Daren Worcester: That's a very good point, and I want to follow up on that one in a second. So hold onto that thought. Staying in the vein of the grading discrepancy, from what I've seen, I think it also creates confusion amongst parents and others when it comes to taking standardized testing. I've done the research, I've seen the chat board and the Facebook comments where parents have a child that does great in school, gets good grades, they're attentive by all measures, they're doing well, they're a good student, and nobody would say they're not a good student. But then they take the SSAT and they don't score as high as what the parent would expect them to score based on what they know of their child and their performance in school. The natural fallback for them, because they don't understand it, is to say, well, the SSAT must be biased.
We know the opposite is true. Your team goes to painstaking lengths, as you've mentioned already, to ensure questions are fair for all test takers. And I was kind of hoping we could use this time for you to walk us through the lifecycle of an SSAT question. Let's kind of let everybody understand what happens in this process, how are they created? What checks and balances do they go through? You mentioned you got into this trying to prove that tests weren't fair and now you're in it to make sure that they are. So what is it we're doing to ensure that the questions on the tests aren't biased in some way?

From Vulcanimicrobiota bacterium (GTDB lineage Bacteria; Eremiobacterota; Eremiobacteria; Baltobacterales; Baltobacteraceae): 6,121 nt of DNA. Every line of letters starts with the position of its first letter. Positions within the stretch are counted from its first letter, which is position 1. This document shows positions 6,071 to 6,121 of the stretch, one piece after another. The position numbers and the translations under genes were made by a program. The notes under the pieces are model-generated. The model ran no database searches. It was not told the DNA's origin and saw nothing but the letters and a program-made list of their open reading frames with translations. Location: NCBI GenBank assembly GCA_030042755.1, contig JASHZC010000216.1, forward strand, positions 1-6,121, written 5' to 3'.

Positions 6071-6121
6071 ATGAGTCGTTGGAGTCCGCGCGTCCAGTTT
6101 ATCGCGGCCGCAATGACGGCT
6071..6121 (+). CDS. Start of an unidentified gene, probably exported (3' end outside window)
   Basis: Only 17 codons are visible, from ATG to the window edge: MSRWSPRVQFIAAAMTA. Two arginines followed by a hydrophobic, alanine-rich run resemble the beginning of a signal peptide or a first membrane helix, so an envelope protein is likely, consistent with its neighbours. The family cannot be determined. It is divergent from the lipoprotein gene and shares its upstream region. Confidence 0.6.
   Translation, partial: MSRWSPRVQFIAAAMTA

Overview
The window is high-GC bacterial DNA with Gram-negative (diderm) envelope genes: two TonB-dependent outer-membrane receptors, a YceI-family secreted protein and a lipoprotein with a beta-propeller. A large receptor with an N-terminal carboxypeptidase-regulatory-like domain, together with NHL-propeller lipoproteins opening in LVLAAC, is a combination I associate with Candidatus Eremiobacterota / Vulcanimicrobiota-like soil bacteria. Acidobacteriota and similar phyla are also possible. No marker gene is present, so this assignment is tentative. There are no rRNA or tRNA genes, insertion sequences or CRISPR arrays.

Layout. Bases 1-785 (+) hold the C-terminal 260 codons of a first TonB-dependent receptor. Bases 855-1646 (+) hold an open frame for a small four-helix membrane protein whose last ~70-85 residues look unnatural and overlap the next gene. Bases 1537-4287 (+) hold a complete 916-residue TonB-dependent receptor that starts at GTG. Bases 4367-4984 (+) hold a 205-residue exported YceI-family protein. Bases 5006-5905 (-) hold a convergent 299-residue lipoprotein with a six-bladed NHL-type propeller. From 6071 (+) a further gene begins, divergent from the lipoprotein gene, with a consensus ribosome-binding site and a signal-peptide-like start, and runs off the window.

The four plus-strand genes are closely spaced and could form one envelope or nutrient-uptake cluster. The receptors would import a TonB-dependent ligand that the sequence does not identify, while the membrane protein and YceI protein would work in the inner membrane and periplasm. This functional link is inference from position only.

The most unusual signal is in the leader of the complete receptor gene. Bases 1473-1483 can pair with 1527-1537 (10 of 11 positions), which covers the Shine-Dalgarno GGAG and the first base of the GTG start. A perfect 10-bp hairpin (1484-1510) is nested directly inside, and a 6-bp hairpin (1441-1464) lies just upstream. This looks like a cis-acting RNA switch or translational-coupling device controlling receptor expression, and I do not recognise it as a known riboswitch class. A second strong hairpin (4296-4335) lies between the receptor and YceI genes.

Keith Wright: Great question. It's going to take a while to go through that rigorous process. Parents, hopefully, you have time and hopefully the listeners can visualize what I'm trying to articulate. But as you said, it's a rigorous process. I would argue that it takes over a year to develop one test form for the SSAT. And so it's an iterative process, and so we're developing test items and test forms on a regular basis.
Daren Worcester: Can you define what a form is to make sure everybody understands that?
Keith Wright: So a test form is a complete SSAT form that consists of the 50 questions for the quantitative section, 40 questions for the reading section and the 60 verbal questions for the verbal section. So that's an entire SSAT form.
Daren Worcester: Okay, so basically it's the version of the test that you would be taking.
Keith Wright: Absolutely.
Daren Worcester: Awesome. Sorry to get you off base.
Keith Wright: No, that's important to help keep me honest with respect to some acronyms that I may be using just because I'm so familiar with these terms. And so again, it could take almost a year just to develop one form. Unlike me when I was teaching, I could develop the final exam in a week. So not to go back to your previous point with respect to grades and grade point averages, well, I could tell you I could develop a final exam for a course in a week, week and a half. That's not the case for, say, for instance, a well-developed standardized test or assessment. It takes a year because of the number of steps that are involved in that process. So first we have to start with content, right? So we have content experts, and we use the actual teachers and our independent private schools to develop our test questions.